The Competition and Markets Authority has today forced Countryside Properties plc to strike out doubling ground rent terms even in leases where it has flogged on the freehold.
This means that ground rents designed to double every 10 or 15 years will no longer increase and will remain at the amount charged when cheated customers first bought their homes.
Countryside Properties plc was one of the most enthusiastic developers deploying doubling ground rents and were selling them at their north London The Mount scheme as late as May 2017 – long after Taylor Wimpey and other players had dumped them.
The gaming of ground rents also saw Countryside Properties plc being banned from developing within Liverpool.
The action against Countryside Properties plc (‘Places people love’) is another significant achievement by the CMA – announced the day before the leaseholders’ rally at Parliament tomorrow, 1pm September 16.
Communities Secretary Robert Jenrick repeated the government commitment to reduce new ground rents to zero (below).
Of course, the CMA adds:
“For the avoidance of doubt, these undertakings [by Countryside Properties plc] do not amount to an admission, express or implied, that any person has infringed the law.”
Countryside Properties plc’s cave-in comes after Persimmon Homes offered leasehold house owners the opportunity to buy their freehold at a discounted price after the CMA probed their sales practices.
“The effect of these increases [in ground rent], which kick in every 10 to 15 years, is that people often struggle to sell or mortgage their home and their property rights can be at risk, for example, if they fall behind on their rent,” the CMA said.
The Countryside Properties plc website boasts of its “5-star customer satisfaction rating” from the developers’ lobbying body the Home Builders Federation – which always denied that doubling ground rents were an issue of any concern at all.
The move comes after the CMA launched enforcement action against four housing developers in September 2020. These were Countryside and Taylor Wimpey, for using possibly unfair contract terms, and Barratt Developments and Persimmon Homes over the possible mis-selling of leasehold homes. The CMA has already secured commitments from Persimmon and Aviva as part of this action, helping thousands of leaseholders..
As part of its review of the leasehold sector, the CMA is continuing to investigate investment groups Brigante Properties, and Abacus Land and Adriatic Land (prop: Will Astor), after it wrote to the firms earlier this year setting out its concerns and requiring them to remove doubling ground rent terms from their contracts.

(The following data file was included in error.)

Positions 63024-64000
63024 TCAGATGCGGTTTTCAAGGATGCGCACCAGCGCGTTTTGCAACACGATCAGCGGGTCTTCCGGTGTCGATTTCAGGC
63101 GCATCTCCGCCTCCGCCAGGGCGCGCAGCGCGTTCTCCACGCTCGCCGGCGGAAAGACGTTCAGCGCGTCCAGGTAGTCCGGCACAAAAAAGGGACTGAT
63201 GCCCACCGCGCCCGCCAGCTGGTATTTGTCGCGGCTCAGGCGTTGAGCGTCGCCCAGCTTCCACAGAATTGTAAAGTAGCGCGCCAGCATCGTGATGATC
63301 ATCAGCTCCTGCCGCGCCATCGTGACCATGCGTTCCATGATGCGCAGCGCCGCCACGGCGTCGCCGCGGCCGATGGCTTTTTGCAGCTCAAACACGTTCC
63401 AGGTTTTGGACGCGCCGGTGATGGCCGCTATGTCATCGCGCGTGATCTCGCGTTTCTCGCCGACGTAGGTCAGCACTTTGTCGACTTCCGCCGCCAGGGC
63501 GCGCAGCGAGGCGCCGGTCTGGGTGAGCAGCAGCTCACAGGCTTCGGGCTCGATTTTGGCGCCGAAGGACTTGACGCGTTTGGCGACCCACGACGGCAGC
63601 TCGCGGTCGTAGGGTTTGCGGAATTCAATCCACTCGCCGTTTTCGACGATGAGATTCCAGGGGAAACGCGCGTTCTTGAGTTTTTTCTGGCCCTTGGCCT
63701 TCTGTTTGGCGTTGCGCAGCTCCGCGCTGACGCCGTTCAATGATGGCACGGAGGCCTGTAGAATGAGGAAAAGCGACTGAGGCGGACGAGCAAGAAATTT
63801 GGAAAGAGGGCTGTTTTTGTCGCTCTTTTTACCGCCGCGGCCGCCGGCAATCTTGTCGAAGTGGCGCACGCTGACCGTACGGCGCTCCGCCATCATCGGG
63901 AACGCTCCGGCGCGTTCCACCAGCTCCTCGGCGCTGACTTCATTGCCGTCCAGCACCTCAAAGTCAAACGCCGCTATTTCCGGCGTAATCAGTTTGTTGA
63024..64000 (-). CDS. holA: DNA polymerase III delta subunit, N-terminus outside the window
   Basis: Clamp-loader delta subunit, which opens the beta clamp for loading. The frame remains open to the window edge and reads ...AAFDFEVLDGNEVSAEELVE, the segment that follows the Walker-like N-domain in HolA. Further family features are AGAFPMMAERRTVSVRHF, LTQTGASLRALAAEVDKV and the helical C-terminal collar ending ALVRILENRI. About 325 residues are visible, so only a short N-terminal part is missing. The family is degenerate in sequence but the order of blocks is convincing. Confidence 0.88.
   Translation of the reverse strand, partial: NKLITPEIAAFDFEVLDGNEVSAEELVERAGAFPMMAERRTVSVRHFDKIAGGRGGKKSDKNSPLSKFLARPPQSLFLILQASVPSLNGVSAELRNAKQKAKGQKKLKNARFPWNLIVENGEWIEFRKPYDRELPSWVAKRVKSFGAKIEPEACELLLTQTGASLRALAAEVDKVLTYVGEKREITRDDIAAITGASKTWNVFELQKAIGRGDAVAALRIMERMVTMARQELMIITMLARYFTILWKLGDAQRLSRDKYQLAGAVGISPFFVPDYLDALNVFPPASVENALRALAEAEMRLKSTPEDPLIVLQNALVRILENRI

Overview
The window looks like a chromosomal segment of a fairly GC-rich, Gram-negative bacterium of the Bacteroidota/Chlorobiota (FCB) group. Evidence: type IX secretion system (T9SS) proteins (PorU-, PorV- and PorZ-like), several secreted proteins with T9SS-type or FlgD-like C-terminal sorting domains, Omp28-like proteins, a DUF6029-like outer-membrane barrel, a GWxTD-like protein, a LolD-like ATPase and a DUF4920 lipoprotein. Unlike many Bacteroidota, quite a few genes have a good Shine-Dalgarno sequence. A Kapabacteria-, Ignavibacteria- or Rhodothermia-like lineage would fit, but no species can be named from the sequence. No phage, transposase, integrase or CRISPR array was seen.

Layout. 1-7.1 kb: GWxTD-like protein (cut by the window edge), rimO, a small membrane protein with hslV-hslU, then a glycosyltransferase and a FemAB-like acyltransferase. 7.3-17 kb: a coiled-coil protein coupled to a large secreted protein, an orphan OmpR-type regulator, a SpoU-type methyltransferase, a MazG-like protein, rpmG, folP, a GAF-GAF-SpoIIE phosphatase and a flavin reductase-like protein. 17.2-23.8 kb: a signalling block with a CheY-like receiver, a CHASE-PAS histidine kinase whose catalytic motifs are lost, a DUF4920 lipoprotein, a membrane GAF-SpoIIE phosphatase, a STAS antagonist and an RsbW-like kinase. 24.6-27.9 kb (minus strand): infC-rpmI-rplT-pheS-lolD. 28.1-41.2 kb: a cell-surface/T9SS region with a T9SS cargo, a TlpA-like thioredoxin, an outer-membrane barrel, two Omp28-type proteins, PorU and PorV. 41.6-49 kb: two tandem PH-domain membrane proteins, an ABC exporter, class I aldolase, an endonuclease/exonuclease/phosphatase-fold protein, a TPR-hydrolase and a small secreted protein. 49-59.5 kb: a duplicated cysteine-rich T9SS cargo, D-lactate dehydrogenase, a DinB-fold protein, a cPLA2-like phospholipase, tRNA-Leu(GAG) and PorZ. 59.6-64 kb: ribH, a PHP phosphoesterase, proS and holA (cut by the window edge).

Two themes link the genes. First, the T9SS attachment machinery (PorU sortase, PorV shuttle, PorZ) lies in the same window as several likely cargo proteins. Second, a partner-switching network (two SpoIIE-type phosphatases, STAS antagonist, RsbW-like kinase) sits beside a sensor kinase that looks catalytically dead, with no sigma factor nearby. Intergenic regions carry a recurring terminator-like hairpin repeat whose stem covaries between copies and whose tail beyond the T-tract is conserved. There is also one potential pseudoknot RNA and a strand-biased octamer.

Andrea Coscelli, Chief Executive of the CMA, said:
“Leaseholders with Countryside can now breathe a sigh of relief knowing they will no longer be forced to pay these doubling ground rents.
“No one should feel like a prisoner in their home, trapped by terms that mean they can struggle to sell or mortgage their property. We will continue to robustly tackle developers and investors – as we have done over the past 2 years – to make sure that people aren’t taken advantage of.
“Other developers, such as Taylor Wimpey, and freehold investors now have the opportunity to do the right thing by their leaseholders and remove these problematic clauses from their contracts. If they refuse, we stand ready to step in and take further action – through the courts if necessary.
“This is the kind of issue that could be resolved at pace and met with fines if the CMA receives the consumer powers that the Government is currently consulting on.”
Housing Secretary Robert Jenrick said:
“We asked the CMA to investigate the use of unfair practices in the housing market, such as doubling ground rents – and I welcome their continued success in bringing justice to homeowners.
“This settlement with Countryside will mean thousands more leaseholders are given the fair treatment they deserve and marks the third major agreement with leading UK developers and investors. I strongly urge others to follow suit and end these historic practices.
“We will continue to support leaseholders who may have been mis-sold properties and our new legislation will put an end to this practice for future homeowners, by restricting ground rents in new leases to zero.”